Touries - Shearing Pinx

TOURIES: Shearing Pinx meet John Waters, deal with stab wounds, and find their true calling in life

As a hard-working punk act on the road for ten years, stories—like mechanic bills—tend to pile up.

- Mar 3, 2015

For the past 10 years, Vancouver’s Shearing Pinx have maintained a singularly shambolic vision. Fueled by agitated energy and churning waves of art-punk mutilation, they have carved out a catalogue of unfathomable depth. Though the band spans several eras, lineups and crisscrossing side projects, they can be summed up with a classic quote from John Peel about The Fall: “Always different… always the same.”

Following countless releases on guitarist/mouthbox Nic Hughes' Isolated Now Waves imprint, plus titles from the likes of Not Not Fun Records, Divorce and Bruised Tongue, SHPX ring in a decade of devastation with the People LP on Psychic Handshake. Between skin-flaying shredding and lurching low-end, the band’s current powerhouse trio dishes out warped grooves in the Ciccone Youth/Royal Trux counter-tradition.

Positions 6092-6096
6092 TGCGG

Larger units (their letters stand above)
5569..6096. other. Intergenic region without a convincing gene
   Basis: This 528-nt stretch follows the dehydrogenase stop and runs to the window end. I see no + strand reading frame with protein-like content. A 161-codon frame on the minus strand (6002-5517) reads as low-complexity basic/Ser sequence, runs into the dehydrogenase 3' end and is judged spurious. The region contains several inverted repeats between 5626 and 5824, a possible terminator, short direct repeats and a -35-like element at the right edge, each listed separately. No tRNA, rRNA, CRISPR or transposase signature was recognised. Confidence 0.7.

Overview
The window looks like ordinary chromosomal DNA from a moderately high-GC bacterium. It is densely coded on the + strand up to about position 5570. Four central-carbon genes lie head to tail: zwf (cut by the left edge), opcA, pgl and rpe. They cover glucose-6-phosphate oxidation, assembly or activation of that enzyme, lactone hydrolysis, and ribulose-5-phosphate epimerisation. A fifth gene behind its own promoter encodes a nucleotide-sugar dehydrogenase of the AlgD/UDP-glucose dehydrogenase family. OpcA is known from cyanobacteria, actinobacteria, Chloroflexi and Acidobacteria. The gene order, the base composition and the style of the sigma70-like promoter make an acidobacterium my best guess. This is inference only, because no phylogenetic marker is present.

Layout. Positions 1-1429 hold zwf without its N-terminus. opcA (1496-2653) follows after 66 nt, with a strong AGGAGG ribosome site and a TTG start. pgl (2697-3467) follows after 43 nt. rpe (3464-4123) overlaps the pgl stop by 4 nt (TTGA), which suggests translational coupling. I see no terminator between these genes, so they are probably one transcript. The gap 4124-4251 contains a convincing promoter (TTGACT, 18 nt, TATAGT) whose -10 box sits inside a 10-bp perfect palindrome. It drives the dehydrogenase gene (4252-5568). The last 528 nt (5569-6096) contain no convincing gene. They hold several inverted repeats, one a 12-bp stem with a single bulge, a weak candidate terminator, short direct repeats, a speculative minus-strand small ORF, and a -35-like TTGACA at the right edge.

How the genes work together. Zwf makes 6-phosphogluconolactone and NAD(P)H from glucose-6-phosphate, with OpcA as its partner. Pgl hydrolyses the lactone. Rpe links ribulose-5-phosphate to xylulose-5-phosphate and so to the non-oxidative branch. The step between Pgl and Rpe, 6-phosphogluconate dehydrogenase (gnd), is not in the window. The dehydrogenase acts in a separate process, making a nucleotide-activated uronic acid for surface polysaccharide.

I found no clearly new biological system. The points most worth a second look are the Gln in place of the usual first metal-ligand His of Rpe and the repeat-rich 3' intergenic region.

The towering stacks of the SHPX merch table can only be topped by the miles members have logged on the road, so it made sense to ask for a few memorable tour tales. Hughes spins a pair of yarns below, followed by a harrowing, life-changing story from former guitarist Erin “Les Beyond” Ward.

Borderline Disorders


Nic Hughes: Once SHPX were invited to play a gig in Seattle, or maybe it was Olympia... I can't remember. We drove down in a Mazda MPV minivan named Reuben.

"I guess this isn't a joke?” asked the officer.

“No,” we said.

We rolled up to the U.S. border crossing and there was a pretty heavy line-up. We crept along until all of a sudden, only about four cars from the crossing point, the van overheated and water spewed everywhere. There was a plume of steam billowing out of the hood. We were like "fuck..."